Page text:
New Florida Gov. Denies Allegations He Took Illegal Contributions
Jan. 09, 1987
TAMPA, Fla. (AP) _ Newly inaugurated Gov. Bob Martinez has denied on the witness stand allegations that as a mayoral candidate he accepted illegal campaign contributions and bribes in support of a cable TV franchise seeker.
Martinez, who testified Thursday as a defense witness at the mail fraud trial of Nelson A. Italiano, told jurors, ''I have not committed any wrong.''
The governor, sworn into office Tuesday, flew back to his native Tampa and testified for two hours Thursday before proceedings were recessed. He returned to the courthouse today to resume his testimony.
Martinez has never been charged with any wrongdoing in his 1979 race for mayor of Tampa. He held the office until resigning to run for governor.
The allegations of illegal campaign contributions and bribes surfaced as a sidelight in the trial of Italiano, an insurance agent and once powerful Democrat who served as a consultant for Coaxial Communications.
Prosecutors contend Italiano, 58, peddled influence money to officials for favorable franchise consideration of Coaxial in Hillsborough County.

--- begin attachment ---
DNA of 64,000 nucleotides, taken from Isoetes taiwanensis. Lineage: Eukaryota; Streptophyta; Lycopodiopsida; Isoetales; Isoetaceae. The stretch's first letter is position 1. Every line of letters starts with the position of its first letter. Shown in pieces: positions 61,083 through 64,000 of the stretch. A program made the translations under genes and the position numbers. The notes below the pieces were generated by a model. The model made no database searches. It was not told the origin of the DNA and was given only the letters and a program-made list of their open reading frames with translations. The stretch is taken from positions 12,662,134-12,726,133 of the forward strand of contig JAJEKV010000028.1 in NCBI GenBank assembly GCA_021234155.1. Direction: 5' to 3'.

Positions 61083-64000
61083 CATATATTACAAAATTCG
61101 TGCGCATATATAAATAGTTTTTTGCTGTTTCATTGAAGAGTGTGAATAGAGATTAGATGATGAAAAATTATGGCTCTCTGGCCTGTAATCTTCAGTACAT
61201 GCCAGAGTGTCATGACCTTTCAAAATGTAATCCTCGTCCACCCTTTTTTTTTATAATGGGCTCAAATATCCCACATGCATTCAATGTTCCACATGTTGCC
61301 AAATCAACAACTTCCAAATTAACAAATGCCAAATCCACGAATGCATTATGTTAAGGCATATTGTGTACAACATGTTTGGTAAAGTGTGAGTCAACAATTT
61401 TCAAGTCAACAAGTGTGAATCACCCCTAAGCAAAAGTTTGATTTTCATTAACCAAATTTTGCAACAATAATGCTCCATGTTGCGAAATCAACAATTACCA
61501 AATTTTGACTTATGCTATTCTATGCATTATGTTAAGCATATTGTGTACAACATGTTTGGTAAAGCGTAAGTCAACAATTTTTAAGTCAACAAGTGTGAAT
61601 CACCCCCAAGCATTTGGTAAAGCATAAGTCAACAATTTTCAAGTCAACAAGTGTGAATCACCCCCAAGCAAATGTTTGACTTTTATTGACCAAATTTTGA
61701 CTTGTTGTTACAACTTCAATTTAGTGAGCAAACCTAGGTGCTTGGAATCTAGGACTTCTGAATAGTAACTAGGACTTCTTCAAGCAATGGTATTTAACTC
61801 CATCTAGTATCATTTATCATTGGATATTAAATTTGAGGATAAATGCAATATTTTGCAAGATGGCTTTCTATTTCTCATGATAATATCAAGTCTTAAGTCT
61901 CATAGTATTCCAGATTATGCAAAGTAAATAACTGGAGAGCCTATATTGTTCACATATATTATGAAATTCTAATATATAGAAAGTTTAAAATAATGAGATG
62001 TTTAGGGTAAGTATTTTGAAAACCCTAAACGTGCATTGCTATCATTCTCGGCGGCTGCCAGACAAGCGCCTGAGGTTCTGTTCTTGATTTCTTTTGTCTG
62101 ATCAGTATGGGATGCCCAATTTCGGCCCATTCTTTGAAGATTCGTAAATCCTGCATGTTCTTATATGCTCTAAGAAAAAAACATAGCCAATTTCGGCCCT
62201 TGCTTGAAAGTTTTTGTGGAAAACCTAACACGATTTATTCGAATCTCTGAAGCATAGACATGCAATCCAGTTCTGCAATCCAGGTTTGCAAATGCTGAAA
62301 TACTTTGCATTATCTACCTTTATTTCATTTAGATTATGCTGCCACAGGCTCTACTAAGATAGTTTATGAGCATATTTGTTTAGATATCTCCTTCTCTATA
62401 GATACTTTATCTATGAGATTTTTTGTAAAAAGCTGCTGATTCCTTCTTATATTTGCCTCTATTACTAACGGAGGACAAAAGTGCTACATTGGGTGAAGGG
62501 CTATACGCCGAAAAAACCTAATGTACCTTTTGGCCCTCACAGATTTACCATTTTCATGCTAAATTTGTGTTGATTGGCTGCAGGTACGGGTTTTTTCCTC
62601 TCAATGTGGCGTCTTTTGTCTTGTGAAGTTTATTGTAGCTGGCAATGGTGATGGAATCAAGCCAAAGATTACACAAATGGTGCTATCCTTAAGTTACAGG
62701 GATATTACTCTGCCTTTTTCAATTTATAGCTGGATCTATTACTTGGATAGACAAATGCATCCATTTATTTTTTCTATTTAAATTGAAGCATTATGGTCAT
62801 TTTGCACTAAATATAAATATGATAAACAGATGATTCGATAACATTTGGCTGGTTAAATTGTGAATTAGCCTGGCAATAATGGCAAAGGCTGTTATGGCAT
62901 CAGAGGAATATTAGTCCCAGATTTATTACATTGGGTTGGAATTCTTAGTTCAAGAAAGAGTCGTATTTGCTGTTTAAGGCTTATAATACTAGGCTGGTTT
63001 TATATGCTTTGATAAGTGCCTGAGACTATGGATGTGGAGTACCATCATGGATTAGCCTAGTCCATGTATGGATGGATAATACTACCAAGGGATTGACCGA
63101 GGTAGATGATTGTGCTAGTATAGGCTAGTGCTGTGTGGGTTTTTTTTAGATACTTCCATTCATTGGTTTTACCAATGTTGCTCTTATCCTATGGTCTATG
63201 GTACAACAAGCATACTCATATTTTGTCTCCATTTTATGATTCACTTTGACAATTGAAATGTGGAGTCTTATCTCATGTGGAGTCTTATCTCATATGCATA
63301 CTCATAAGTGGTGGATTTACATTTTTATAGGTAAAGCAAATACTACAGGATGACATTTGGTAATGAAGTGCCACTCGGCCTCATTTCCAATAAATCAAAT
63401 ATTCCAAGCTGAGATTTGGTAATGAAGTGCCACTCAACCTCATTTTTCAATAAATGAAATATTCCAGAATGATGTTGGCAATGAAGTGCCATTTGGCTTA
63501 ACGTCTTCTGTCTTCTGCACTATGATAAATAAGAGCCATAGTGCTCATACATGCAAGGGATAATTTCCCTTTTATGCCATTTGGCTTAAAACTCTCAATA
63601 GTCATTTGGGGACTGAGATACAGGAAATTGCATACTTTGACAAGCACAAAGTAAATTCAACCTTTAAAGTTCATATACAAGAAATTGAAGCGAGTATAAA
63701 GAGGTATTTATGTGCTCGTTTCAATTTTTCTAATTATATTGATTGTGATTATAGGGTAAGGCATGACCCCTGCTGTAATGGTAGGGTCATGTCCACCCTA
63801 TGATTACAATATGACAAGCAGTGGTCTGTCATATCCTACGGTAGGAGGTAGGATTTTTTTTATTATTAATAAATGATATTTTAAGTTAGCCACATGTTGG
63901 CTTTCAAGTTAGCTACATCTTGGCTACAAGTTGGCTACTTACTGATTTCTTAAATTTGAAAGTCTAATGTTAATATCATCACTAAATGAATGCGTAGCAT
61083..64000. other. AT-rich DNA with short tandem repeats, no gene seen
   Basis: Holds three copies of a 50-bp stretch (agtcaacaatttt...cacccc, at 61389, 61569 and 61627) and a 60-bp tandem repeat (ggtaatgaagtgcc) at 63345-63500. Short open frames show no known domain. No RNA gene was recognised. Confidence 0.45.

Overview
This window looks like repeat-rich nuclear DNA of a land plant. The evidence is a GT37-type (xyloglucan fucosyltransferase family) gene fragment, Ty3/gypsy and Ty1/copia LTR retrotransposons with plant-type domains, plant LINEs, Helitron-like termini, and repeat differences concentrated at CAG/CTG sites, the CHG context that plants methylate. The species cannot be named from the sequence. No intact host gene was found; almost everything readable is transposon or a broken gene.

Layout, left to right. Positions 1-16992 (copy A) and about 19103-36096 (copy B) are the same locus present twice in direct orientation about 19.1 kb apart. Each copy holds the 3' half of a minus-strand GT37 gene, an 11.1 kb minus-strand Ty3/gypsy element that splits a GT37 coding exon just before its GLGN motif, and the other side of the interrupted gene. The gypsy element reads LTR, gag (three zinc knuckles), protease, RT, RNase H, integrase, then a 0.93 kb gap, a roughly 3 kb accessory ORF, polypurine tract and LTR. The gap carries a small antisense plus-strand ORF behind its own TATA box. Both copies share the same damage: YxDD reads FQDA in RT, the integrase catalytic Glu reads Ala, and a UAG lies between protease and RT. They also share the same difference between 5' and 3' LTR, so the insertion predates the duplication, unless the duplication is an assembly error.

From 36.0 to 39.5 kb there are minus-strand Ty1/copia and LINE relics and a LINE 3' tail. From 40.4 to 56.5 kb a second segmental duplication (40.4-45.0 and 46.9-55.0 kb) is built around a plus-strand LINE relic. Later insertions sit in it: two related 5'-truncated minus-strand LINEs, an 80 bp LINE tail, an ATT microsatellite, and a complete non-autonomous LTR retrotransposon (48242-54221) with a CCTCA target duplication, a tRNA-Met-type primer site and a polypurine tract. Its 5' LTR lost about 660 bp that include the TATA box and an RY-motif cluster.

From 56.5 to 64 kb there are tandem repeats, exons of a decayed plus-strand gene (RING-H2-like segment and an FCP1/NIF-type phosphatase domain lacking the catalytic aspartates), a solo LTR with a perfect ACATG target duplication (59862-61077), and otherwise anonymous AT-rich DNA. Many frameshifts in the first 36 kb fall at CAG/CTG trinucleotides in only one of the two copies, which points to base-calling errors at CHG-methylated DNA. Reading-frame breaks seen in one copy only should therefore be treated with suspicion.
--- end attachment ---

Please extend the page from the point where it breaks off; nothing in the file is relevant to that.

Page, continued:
The county franchise was a stepping stone to a lucrative city contract, the government contended. Coaxial won the Hillsborough County franchise, but withdrew from city competition before the award was made in 1982.
The allegations against Martinez came from former Tampa builder and bus driver Eddie Perdomo, who testified last week that he acted as a conduit and funneled $8,000 to Martinez in checks and cash in 1979.
Perdomo described himself as a lifelong Martinez friend and said he passed half of the money in checks and half in cash on behalf of Coaxial to win Martinez' backing of the cable television firm.
''Did you ever commit to anybody at all as to recommending anyone on behalf of any cable franchise?'' defense attorney Arnold Levine asked Martinez.
''No,'' the governor replied.
Martinez also said he never received any cash from Perdomo. He was quizzed about campaign checks he received from Perdomo, Perdomo's wife, Rosemary, or Coaxial.
From records Martinez identified three $1,000 campaign checks.
''Each was on separate accounts as required by law,'' he said, adding that they were shown on disclosure forms. He said he did not remember being handed those checks directly.
''I have not received any cash from Eddie Perdomo at any time,'' Martinez said.
Martinez described Perdomo as someone he went to school with and then did not see again for 30 years until Perdomo showed up as a regular customer in Martinez's former restaurant.
Martinez claimed Perdomo had a grudge because he had been denied a rezoning application and was unable to pass a city contractor's test. Once during a meeting, he said, he learned that Perdomo ''felt somehow I had it in for him.''